I hope you’ve all been enjoying my Mystery Science Theater 3000 fanfiction treatment of Carrie L—‘s Reboot fanfic “Breaking the Barriers”. I want to put that on pause, though, to bring you something more seasonal.
“Safe Fun For Halloween” was an essay published in Popular Mechanics 85 years ago. It’s got a staggering variety of activities, all billed as safe, all of which seem to involve electrocuting your friends. So I’m giving you the chance to enjoy these wild and, the magazine insists, safe pranks with homemade electrical-shock devices.
In the early part of the last decade ModernMechanix.com had a regular feature of showcasing odd stuff from old magazines. Sometimes it was fascinating, like 1960s plans for the city of tomorrow. Sometimes it was hilarious, like advertisements for potato-peeling machinery that supposedly would net you money. And sometimes it was an article like this that makes you wonder the heck was going on in 1936 anyway.
I meant this to be a low-key piece, which is why there aren’t even Mads sketches. Just a simple introduction and closing sketch. I published it near the end of the year and got a fair bit of mileage out of using that fact.
The whole of this MiSTing should be available at this link when I post it all>. And if you want to see all of the MiSTings I’ve posted, they’re here. And I’ll get back to “Breaking the Barriers” in November.
[ SATELLITE OF LOVE. The Desk. The decor is “several days past Christmas” with lingering wrapping and such cluttering the set; wrapping paper even covers the movie/commercial sign lights. TOM and CROW are behind the desk; MIKE is off-stage. ]
TOM: [ Eagerly ] Mike! Hey, Mike!
CROW: [ Gleeful ] MikeMikeMikeMikeMikeMikeMike!
TOM: C’mon, Mike, it’s important!
[ MIKE, carrying some plastic electronic gizmo that’s not working, and a screwdriver which will not improve matters, saunters on screen. ]
TOM: Mike! Mi–
CROW: [ Still calling ] MikeMikeMikeMike!
[ MIKE puts a hand on CROW’s shoulder, making him stop. ]
TOM: Okay. Mike —
CROW: [ Quickly ] Mike!
TOM: Have you given any thought *what*soever into plans for our Halloween party for this year?
MIKE: It’s December 29th.
CROW: Exactly! We have to hurry!
MIKE: The 29th day of *December*.
TOM: Yes, yes, your true love gave to you and stuff. But we can’t just stand in an awkward line in front of haphazardly strewn decorations and call that a party.
CROW: [ Calling ] Mike!
MIKE: Two days to New Year’s.
CROW: So, *MIKE*, we called Pearl —
[ MIKE groans. ]
TOM: Yeah! And she promised to send us a bunch of fun ideas!
[ MIKE groans louder. ]
CROW: And, ah, it’s going to be from a _Popular Mechanics_ article from, like, the Great Depression.
[ MIKE covers his head as he groans. ]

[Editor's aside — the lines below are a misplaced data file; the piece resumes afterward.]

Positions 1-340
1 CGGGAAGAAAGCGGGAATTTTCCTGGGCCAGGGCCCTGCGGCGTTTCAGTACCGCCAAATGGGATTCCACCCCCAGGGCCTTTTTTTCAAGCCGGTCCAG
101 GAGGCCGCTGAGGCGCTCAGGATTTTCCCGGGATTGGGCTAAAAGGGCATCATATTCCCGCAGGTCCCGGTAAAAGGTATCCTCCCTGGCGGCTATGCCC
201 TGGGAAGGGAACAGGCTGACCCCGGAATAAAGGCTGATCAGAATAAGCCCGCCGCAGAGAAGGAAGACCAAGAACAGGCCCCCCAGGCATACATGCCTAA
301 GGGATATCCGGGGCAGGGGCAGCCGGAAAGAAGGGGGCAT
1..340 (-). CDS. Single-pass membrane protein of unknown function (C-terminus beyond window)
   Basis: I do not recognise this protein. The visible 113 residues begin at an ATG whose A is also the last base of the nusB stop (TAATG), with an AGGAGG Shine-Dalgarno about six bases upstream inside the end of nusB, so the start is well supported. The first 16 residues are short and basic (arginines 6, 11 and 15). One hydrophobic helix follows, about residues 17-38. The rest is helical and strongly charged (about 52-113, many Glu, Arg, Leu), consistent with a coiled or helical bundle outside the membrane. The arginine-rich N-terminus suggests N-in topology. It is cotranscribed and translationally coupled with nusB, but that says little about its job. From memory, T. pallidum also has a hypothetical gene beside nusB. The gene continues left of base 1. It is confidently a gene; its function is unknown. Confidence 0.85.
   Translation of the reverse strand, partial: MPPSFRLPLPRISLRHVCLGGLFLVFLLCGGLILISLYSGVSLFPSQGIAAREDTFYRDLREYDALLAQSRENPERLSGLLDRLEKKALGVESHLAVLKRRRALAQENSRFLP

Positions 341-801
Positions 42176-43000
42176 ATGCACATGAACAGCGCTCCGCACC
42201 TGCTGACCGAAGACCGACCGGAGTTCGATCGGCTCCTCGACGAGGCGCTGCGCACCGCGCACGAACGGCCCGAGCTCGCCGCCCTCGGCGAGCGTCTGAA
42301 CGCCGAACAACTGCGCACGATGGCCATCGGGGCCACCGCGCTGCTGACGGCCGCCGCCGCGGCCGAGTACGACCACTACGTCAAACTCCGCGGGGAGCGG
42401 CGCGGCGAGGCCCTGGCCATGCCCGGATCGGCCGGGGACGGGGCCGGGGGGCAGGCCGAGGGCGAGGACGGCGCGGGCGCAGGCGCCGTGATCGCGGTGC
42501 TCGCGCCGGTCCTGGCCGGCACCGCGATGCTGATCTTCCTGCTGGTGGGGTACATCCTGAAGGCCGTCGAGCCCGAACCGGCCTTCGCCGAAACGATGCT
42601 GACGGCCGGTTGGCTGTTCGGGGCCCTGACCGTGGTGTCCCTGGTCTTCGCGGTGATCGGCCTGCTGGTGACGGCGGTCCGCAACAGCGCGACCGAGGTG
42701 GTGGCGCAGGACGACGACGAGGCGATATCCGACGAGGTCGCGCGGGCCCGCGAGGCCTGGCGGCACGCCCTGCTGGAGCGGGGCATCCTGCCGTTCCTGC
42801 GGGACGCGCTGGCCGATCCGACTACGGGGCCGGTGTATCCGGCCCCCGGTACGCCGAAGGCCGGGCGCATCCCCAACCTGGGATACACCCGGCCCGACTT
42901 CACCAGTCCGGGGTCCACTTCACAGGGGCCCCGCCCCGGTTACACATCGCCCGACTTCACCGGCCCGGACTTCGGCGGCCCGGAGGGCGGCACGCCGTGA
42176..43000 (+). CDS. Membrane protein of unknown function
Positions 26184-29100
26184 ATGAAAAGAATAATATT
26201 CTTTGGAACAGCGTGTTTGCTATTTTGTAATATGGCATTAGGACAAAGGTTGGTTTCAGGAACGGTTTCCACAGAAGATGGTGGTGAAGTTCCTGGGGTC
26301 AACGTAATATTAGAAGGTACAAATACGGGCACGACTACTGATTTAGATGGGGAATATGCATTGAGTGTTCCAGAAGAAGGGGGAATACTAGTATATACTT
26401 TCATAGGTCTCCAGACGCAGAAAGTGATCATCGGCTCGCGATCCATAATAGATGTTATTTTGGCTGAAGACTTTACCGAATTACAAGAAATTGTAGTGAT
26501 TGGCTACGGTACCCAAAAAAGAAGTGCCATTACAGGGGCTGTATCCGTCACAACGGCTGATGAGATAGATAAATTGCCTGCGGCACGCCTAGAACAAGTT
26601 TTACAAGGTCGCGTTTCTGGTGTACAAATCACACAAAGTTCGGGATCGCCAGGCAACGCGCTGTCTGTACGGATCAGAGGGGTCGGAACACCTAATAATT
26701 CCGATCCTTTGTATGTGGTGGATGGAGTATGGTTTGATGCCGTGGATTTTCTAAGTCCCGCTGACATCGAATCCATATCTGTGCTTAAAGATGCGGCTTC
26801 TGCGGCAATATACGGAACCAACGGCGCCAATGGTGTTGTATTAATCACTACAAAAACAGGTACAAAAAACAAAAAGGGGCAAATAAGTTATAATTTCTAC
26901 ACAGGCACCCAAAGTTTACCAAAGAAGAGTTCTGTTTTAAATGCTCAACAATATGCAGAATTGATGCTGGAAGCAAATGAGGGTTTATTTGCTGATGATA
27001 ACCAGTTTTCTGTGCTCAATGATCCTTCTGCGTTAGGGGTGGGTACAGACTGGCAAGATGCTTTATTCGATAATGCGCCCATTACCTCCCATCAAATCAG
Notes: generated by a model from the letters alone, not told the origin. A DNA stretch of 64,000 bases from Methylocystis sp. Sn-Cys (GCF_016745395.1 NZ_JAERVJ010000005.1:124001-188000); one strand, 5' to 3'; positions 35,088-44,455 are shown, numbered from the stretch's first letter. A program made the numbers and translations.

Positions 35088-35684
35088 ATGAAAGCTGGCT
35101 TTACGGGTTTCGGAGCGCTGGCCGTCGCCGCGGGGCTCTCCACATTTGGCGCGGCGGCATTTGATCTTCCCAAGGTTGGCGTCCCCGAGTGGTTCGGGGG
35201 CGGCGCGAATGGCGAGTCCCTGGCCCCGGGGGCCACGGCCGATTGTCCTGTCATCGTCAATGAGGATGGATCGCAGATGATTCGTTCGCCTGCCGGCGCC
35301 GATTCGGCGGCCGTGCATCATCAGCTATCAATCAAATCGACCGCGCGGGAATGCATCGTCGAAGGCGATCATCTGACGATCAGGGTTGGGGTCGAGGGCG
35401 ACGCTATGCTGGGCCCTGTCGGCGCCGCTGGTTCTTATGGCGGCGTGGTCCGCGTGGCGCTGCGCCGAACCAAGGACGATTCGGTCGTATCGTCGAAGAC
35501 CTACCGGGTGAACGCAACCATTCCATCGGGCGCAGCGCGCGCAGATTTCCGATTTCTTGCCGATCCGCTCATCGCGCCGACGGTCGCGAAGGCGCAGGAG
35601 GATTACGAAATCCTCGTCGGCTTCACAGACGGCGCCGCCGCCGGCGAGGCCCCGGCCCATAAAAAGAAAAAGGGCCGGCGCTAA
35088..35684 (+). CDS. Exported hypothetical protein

TOM: Plus we have to get into the theater and read it when movie sign goes off or else and you know what else that else is or of.
[ MIKE, face-covered, groans and doubles over. ]
CROW: And, ah, Movie Sign went off like five minutes ago so we’re in *real* trouble.
[ MIKE puts the gizmo down and pulls the wrapping paper off the signs, which start flashing MOVIE SIGN. General alarm among the BRAINS. ]
ALL: MOVIE SIGN!
[ 6… ]
[ 5… ]
[ 4… ]
[ 3… ]
[ 2… ]
[ 1… ]
[ THEATER. All file in. ]
MIKE: Haven’t I told you about having ideas without me?
CROW: Well … no.
TOM: You should tell us about it sometime.
> SAFE FUN for HALLOWEEN (Nov, 1936)
CROW: Halloween in November! The best time of year.
MIKE: December 29th.
> Source: Popular Mechanics ( More articles from this issue )
TOM: Well, I hope so.
MIKE: There’s just the one article, thinnest edition they ever printed.
> Issue: Nov, 1936
CROW: Halloween ran a month late in 1936 because of the Depression.
MIKE: 29th day of the twelvth month.
> SAFE FUN for HALLOWEEN
MIKE: New, joy-less fun occupies time while leaving spoilsport parents secure.
> UPON arriving, every member of this Halloween party must be
> fingerprinted and “mugged” as regular routine for
> identification records in the archives.
TOM: Well! Already it’s a merry time.
MIKE: Last party I have planned by J Edgar Hoover and Meyer Lanski.
> The newcomer presses
> the thumb of his right hand down on the “ink pad,” for which
> purpose ordinary carbon paper will do.
CROW: Alternatively, ink pads may be used as ink pads.
TOM: Crow, that’s mad talk!
MIKE: You know, they were hard years, we had to make a single ink pad last through four years of Halloween safe fun!
> This is pasted to a
> piece of sheet metal on a small box which contains two dry cells
> and a Ford vibrating coil,
MIKE: A vibrating coil?
TOM: Man, these Model A’s were *kinky*!
> connected together as shown in Figure
CROW: Figure omitted for clarity.
> The “guard” presses a push-button switch
TOM: Shouldn’t he *push* a push-button switch and *press* a press-button switch?
> the moment the
> guest touches the carbon paper and has his left hand on the
MIKE: Oh, did I mention you need a table?
> directly over another sheet-metal plate also wired up as
CROW: A table and *another* sheet-metal plate? Man, fun is too complicated, this is why I like boring.
> The result is a sudden shock which is surprising but
> not harmful.
MIKE: B F Skinner sez, “That’s the Halloween for me!”
[ To continue … ]